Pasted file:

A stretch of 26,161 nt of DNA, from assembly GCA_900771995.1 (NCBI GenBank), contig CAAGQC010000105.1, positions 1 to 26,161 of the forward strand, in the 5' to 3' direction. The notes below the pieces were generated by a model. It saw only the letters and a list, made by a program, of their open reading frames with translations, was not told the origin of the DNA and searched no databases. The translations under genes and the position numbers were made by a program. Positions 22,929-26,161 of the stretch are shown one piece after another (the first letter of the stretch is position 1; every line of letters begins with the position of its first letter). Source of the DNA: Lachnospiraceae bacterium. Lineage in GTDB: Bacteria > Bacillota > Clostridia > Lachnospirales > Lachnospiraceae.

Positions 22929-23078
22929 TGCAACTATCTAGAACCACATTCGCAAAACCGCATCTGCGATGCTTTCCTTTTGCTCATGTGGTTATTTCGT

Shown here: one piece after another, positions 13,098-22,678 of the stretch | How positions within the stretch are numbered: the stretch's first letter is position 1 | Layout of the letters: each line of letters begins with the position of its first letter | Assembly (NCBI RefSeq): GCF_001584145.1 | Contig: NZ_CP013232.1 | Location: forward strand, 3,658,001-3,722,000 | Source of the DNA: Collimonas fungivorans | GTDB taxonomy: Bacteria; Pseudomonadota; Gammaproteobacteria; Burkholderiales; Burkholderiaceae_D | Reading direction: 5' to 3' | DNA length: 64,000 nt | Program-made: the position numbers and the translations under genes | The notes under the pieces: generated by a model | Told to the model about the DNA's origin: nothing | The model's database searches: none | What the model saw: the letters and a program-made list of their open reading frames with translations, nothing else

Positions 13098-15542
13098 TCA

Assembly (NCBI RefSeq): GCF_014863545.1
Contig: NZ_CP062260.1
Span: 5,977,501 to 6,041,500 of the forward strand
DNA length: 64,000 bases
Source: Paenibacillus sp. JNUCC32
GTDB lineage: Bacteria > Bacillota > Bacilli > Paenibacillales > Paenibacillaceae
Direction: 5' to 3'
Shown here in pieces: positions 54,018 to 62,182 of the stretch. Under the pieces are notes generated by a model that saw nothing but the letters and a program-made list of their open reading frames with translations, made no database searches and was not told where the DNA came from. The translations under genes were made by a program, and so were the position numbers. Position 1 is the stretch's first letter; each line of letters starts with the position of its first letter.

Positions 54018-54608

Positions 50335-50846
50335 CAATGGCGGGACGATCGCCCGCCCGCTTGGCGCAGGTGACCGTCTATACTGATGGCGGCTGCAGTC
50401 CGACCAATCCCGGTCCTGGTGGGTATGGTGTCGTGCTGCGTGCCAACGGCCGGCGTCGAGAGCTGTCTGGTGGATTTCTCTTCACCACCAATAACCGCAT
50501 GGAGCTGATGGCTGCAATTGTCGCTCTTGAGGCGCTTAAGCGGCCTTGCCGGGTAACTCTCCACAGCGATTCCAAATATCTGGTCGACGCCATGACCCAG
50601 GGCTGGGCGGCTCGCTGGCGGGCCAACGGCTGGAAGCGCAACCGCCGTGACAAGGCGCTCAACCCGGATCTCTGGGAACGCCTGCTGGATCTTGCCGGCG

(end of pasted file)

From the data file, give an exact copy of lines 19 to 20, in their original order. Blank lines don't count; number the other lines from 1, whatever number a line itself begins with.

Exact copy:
50501 GGAGCTGATGGCTGCAATTGTCGCTCTTGAGGCGCTTAAGCGGCCTTGCCGGGTAACTCTCCACAGCGATTCCAAATATCTGGTCGACGCCATGACCCAG
50601 GGCTGGGCGGCTCGCTGGCGGGCCAACGGCTGGAAGCGCAACCGCCGTGACAAGGCGCTCAACCCGGATCTCTGGGAACGCCTGCTGGATCTTGCCGGCG